This blog …

... supports Professor William Snyder's sections of National Security Law, Counterterrorism Law, and Prosecuting Terrorists at the Syracuse University College of Law.


Archive for November, 2010

Always tweaking its script, FBI sting nets another

An article published by The Washington Post entitled, "Always Tweaking its Script, FBI Sting Nets Another," reports that the FBI has gathered yet another terrorism suspect in the person of Mohamed Mohamud.  The Post reports that while the government has a track record that has made undercover stings one of the government's go-to strategies in terrorism […]

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Nov 30th, 2010 defenses

WikiLeaks: Guantanamo Detainees

Over the last several days, multiple news organizations have examined the WikiLeaks cables' descriptions of U.S. efforts to relocate Guantanamo detainees.  The cables show U.S. officials offering incentives for taking in detainees. In a New York Times article published on November 29, 2010 entitled "Cables Depict U.S. Haggling to Clear Guantanamo," reports that:  "Slovenia, seeking […]

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U.S. terrorism verdict won’t alter process: Holder

Reuters reports yesterday in an article entitled "U.S. terrorism verdict won't alter process: Holder," that the acquittal of a man on all but one of the charges relating to the 1998 East Africa bombings "has had no impact on deciding the fate of terrorism suspects at the U.S. military prison at Guantanamo Bay." Reuters reports: […]

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In U.S. Sting Operations, Questions of Entrapment

The New York Times reports yesterday, November 29, 2010, in an article entitled "In U.S. Sting Operations, Questions of Entrapment," that the arrest last Friday of a Somali-born teenager who is accused of trying to detonate a car bomb at a crowded Christmas tree-lighting ceremony in Portland, Ore., has once again "thrown a spotlight on […]

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Nov 30th, 2010 defenses

The Associated Press: Graham doubts civilian trials for 9/11 suspects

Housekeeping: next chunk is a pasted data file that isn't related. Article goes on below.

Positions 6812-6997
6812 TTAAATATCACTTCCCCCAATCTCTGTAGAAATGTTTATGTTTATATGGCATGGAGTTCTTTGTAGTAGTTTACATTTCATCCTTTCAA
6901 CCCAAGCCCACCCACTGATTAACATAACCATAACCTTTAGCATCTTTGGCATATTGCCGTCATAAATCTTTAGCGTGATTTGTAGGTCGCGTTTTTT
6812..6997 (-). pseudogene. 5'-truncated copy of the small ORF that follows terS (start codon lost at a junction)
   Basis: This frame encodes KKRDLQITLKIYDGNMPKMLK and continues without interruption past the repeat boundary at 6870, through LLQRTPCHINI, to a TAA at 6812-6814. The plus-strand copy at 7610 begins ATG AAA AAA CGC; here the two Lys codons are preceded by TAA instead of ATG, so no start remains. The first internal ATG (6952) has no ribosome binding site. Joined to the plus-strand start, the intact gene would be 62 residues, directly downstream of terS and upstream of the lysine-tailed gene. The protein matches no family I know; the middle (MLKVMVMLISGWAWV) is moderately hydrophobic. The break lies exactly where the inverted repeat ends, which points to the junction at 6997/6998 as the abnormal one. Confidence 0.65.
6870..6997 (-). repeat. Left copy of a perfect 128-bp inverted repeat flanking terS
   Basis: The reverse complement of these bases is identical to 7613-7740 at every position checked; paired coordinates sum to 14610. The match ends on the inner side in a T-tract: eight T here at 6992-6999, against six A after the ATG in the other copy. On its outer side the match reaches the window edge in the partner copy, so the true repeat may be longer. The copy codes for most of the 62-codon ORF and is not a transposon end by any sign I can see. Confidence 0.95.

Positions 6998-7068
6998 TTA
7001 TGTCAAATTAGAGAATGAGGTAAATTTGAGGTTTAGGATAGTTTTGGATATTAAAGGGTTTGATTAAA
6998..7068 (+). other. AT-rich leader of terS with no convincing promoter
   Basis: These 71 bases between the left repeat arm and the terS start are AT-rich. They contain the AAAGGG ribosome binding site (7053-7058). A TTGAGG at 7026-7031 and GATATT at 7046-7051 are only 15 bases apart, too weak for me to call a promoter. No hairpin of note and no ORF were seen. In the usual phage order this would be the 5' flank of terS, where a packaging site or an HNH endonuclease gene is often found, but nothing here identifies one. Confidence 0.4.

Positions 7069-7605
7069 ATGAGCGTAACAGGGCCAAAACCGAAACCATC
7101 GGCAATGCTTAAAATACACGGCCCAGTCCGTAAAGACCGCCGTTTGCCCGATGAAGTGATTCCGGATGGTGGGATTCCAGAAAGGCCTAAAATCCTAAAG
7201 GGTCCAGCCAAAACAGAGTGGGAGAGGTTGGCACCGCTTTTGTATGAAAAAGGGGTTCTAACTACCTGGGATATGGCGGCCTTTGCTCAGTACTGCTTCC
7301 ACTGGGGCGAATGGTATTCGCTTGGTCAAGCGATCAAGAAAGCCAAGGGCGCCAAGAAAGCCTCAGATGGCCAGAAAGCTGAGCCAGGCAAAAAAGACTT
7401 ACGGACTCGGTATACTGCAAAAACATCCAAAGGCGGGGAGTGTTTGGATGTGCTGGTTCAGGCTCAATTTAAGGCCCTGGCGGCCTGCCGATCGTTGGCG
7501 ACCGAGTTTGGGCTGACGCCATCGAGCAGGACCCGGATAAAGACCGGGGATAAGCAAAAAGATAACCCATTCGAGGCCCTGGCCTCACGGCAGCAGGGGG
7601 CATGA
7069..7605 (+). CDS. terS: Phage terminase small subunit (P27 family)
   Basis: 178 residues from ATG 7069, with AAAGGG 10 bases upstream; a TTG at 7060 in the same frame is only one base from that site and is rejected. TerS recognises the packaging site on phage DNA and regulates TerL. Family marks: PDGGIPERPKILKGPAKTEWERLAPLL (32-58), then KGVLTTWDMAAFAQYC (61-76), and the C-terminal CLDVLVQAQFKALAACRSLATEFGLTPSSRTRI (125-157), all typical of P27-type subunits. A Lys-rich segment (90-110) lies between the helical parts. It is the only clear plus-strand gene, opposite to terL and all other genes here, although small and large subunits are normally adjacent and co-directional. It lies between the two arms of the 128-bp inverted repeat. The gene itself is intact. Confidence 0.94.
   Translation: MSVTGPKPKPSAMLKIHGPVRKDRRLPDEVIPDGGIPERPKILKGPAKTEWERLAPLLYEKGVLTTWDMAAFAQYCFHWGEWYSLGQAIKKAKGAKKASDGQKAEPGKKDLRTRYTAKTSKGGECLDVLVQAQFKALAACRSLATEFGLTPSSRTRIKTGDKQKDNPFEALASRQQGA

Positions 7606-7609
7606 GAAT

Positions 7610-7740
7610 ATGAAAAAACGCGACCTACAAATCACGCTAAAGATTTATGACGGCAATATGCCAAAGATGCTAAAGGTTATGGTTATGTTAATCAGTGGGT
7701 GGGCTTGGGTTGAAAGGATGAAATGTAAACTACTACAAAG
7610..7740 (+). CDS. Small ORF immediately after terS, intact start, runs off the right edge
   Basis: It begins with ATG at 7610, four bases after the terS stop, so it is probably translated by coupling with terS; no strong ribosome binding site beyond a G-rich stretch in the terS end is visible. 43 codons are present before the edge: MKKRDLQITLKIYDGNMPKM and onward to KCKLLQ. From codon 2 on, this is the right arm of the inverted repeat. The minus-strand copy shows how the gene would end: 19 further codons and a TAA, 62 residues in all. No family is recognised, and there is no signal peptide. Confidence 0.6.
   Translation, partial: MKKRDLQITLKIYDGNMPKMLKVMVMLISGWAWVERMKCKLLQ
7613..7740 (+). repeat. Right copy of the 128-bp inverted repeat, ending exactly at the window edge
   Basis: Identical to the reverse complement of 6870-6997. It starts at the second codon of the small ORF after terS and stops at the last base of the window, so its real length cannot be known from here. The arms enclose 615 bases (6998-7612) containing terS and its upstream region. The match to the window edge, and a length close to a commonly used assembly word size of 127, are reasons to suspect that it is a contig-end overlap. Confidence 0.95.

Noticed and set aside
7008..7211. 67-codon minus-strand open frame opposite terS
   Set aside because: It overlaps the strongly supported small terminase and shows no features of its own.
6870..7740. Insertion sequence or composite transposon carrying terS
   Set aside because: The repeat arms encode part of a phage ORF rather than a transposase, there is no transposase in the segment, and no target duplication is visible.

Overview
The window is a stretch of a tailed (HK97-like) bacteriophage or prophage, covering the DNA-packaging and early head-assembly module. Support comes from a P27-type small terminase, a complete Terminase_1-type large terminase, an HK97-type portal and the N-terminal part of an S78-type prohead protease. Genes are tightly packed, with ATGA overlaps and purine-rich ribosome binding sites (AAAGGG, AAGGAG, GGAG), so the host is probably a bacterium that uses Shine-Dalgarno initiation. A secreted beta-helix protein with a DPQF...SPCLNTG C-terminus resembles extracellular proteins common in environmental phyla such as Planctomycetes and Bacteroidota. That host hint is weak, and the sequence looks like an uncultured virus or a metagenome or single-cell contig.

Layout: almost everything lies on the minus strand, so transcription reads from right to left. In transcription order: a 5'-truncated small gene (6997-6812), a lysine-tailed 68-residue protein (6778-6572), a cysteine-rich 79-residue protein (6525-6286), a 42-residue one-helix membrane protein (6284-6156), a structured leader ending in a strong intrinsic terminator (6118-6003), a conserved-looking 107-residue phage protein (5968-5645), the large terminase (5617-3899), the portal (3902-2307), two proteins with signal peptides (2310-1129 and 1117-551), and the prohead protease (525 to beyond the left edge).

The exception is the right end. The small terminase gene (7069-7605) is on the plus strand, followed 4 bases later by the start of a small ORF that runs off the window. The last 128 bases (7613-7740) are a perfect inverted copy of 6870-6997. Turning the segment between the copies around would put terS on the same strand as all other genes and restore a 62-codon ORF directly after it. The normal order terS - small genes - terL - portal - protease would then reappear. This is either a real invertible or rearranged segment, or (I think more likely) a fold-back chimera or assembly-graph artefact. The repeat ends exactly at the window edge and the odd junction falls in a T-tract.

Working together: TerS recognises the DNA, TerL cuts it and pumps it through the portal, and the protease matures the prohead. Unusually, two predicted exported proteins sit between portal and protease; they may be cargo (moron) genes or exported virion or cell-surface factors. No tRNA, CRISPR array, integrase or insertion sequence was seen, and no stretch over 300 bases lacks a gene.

The Associated Press is reporting on 11/28/10: Sen. Lindsey Graham, R-S.C., said he believes he has the votes in the Senate to block alleged Sept. 11 mastermind Khalid Sheikh Mohammed from a civilian court. via Reportedly, the senator did say that the civilian courts would be right for some terrorism cases, which is consistent […]

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The Rule of Law in the US Hangs on Obama’s Response to the Ghailani Trial

In an article entitled, "The Rule of Law in the US Hangs on Obama's Response to the Ghailani Trial," UK journalist Andy Worthington responds to the views of Jack Goldsmith and others and advocates for prosecuting terrorists in federal courts in the wake of the Ghailani verdict.  Worthington writes, "Also irrelevant to these advocates of […]

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Hearings Expected on Gitmo Detainee Terror Verdict

Ronald Kessler is reporting that: The House Judiciary Committee will consider holding hearings on the Obama administration’s decision to try Guantanamo detainee Ahmed Ghailani in civilian court, Rep. Ted Poe, a member of the committee, tells Newsmax. via  Entire article, here. Kessler is an investigative reporter of some renown.  I personally remember how one […]

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Nov 23rd, 2010 Ghailani

Weighing in on the Ghailani Verdict

CBS News piece on November 20 entitled "Ghailani Trial Reignites Terror Justice Debate," proposes two ways to look at the Ghailani verdict: On the one hand, the conviction guarantees a long prison sentence, possibly life, and proves to some that civilian trials can still work for war on terror captives. Ghailani was captured in Pakistan […]

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Wrong, Wrong and Right on Federal Courts for Terrorism Cases

Gabor Rona, International Legal Director of Human Rights First writes on Huffington Post entitled "Wrong, Wrong and Right on Federal Courts for Terrorism Cases," that "There are two distinct camps criticizing the use of federal courts to try terrorism suspects after last week's federal court conviction of former Guantanamo detainee Ahmed Ghailani. Both are wrong."  […]

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Judge Makasey on the Advantages of Military Commissions

On the Lawfare blog in an article entitled "Judge Makasey on the Advantages of Military Commissions," Robert Chesney reports on former Attorney General Mukasey's comments regarding the use of a civilian court rather a military commission. Mukasey observed that the verdict:  "illustrate[s] the dangers and the — in this case, the unnecessary dangers, of using […]

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